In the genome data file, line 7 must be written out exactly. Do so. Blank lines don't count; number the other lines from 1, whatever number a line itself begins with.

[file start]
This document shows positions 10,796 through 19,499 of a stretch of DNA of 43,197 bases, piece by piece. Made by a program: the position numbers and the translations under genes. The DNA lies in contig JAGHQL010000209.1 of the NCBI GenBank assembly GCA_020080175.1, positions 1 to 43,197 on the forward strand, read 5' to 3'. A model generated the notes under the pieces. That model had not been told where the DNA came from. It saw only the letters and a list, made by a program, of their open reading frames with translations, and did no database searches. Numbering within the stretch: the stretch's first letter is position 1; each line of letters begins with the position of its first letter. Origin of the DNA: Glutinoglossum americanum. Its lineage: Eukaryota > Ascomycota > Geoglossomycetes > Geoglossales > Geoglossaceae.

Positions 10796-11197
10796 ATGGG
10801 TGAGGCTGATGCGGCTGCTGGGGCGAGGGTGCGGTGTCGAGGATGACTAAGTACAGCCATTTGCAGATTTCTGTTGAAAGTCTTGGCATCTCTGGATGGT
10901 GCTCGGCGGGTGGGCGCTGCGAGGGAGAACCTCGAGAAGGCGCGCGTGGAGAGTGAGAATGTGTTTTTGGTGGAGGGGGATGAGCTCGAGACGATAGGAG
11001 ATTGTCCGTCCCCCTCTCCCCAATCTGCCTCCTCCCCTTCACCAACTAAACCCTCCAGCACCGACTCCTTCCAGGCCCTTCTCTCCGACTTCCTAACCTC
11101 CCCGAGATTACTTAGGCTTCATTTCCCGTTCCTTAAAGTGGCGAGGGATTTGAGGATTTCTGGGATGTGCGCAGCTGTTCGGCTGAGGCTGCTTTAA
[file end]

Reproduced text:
11101 CCCGAGATTACTTAGGCTTCATTTCCCGTTCCTTAAAGTGGCGAGGGATTTGAGGATTTCTGGGATGTGCGCAGCTGTTCGGCTGAGGCTGCTTTAA